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Offered within the
Department of Psychology
Department of Psychology
Overview for Psychology Minor
The minor in psychology provides the opportunity for students to take courses comprising the study of behavior. Students may select from among a variety of courses, which enables students to customize their minor while getting wide exposure to important concepts, issues, methods, and theories in psychology.
Notes about this minor:
- The minor is closed to students majoring in psychology.
- Posting of the minor on the student’s academic transcript requires a minimum GPA of 2.0 in the minor.
The plan code for Psychology Minor is PSYC-MN.
Curriculum for Psychology Minor
Introduction to Psychology
Introduction to the field of psychology. Provides a survey of basic concepts, theories, and research methods. Topics include: thinking critically with psychological science; neuroscience and behavior; sensation and perception; learning; memory; thinking, language, and intelligence; motivation and emotion; personality; psychological disorders and therapy; and social psychology. Lecture 3 (Fall, Spring, Summer).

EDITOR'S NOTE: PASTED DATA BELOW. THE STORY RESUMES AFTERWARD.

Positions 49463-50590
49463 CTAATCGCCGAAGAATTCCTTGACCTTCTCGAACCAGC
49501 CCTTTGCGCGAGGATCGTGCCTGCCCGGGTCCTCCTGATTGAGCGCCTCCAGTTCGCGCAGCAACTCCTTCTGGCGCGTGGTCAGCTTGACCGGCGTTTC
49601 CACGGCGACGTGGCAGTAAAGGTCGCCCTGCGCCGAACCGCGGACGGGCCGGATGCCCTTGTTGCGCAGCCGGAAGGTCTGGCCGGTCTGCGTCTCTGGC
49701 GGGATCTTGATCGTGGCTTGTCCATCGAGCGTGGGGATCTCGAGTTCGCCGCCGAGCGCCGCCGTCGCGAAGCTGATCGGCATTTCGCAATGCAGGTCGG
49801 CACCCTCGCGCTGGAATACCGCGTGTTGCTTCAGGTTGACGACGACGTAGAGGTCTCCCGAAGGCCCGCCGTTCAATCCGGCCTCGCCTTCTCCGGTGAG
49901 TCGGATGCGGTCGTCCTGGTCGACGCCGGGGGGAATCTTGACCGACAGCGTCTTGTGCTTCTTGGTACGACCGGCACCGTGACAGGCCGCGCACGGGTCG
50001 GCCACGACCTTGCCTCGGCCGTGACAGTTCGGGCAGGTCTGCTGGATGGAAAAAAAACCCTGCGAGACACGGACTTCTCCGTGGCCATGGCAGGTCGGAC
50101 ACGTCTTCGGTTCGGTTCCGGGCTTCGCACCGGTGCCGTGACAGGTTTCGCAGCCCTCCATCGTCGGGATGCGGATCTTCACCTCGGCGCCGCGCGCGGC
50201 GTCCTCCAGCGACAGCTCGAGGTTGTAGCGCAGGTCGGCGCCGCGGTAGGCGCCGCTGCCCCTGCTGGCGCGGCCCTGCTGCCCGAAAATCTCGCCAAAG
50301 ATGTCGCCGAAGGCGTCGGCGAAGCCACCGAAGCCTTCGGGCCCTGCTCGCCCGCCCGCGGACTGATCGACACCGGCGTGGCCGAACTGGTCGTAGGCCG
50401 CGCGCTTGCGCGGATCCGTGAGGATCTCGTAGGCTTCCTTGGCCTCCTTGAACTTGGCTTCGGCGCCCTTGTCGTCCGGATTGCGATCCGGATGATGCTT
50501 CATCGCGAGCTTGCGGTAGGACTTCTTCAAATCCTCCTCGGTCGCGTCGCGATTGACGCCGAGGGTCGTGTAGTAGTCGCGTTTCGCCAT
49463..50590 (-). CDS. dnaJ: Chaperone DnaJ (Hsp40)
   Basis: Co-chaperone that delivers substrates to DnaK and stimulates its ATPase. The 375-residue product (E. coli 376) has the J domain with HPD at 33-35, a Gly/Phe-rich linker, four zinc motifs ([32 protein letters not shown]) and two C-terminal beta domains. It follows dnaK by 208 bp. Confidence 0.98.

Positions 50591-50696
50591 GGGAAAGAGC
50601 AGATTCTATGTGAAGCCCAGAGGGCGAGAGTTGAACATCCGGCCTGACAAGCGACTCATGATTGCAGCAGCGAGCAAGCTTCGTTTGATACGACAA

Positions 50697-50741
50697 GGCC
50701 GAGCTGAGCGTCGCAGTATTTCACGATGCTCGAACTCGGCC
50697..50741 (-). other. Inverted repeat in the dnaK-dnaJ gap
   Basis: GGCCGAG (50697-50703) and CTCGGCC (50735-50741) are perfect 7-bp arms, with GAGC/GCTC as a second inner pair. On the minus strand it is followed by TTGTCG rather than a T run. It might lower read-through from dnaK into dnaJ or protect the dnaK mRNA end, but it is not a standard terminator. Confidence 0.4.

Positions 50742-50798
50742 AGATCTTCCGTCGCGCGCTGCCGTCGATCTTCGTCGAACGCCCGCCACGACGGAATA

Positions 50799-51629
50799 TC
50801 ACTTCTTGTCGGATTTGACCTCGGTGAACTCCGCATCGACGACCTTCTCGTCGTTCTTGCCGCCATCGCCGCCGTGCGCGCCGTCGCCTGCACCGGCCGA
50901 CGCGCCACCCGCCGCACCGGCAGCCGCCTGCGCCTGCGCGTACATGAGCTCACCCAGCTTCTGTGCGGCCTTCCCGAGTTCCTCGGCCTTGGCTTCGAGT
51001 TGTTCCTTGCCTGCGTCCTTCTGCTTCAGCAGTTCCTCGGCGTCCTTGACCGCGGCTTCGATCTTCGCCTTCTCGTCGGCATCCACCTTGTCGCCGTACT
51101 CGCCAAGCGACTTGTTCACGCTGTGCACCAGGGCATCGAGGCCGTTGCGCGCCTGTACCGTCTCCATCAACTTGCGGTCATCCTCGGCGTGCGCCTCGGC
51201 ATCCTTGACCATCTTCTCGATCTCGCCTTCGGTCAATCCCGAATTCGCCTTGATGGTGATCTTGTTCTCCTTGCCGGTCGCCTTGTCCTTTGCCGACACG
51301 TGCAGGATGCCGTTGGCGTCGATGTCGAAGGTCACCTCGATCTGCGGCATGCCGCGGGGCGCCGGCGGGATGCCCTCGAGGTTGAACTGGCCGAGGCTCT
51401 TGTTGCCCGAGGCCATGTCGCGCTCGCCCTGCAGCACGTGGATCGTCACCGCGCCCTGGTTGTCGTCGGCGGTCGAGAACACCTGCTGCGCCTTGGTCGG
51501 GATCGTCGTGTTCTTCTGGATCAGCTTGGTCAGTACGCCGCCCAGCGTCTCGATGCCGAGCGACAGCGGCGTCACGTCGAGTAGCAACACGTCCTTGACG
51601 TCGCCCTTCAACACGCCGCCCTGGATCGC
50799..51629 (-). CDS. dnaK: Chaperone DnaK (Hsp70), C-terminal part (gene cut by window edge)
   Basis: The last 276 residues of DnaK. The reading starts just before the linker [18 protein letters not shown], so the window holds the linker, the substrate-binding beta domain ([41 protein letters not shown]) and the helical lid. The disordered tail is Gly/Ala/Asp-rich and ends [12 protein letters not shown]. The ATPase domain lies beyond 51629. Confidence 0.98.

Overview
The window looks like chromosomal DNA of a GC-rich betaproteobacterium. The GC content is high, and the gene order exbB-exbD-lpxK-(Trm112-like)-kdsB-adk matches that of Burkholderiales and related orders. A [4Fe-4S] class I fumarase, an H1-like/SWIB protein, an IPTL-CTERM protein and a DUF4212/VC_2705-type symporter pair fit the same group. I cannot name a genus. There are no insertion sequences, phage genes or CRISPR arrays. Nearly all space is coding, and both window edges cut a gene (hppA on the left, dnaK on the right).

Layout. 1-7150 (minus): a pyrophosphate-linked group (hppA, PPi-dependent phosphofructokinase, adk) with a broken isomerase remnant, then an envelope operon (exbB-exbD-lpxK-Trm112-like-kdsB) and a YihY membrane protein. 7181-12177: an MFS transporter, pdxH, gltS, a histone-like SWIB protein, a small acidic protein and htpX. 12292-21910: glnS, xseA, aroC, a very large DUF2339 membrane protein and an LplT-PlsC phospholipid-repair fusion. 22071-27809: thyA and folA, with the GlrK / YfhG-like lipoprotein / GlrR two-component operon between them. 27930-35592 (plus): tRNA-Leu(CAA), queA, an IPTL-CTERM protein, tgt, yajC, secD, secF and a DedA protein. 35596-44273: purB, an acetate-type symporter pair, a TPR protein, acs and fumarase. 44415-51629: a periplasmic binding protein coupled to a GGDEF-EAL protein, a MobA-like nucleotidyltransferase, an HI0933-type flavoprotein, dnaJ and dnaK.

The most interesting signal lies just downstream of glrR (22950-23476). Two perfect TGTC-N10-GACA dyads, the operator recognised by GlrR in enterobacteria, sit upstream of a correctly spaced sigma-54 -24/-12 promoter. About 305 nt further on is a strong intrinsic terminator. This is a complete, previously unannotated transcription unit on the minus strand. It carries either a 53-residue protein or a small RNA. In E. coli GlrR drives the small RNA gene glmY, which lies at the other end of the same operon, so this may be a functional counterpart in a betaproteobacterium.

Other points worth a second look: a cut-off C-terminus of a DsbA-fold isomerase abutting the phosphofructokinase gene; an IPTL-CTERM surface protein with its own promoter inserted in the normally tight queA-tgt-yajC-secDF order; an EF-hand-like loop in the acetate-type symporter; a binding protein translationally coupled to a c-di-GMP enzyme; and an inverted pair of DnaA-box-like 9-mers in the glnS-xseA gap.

|Choose five of the following:|
This course will serve as an introduction to the study of psychopathology and mental illness. The course examines the major categories of mental disorder not only from the descriptive point of view, but also in terms of the major theoretical explanations of the causes of disorder. The major treatment modalities also are covered. (Prerequisites: PSYC-101 or PSYC-101H or completion of one (1) 200 level PSYC course.) Lecture 3 (Fall, Spring).
Honors Abnormal Psychology
Introduction to the field of behavioral neuroscience, the study of neurobiological basis of cognition and behavior. Topics include neuroanatomy and physiology, localization of function, brain injury, research methods in behavioral neuroscience, and biological basis of language, memory, emotion, conscious states, and sexual behavior, with an evolutionary perspective. (Prerequisites: PSYC-101 or PSYC-101H or completion of one (1) 200 level PSYC course.) Lecture 3 (Fall, Spring).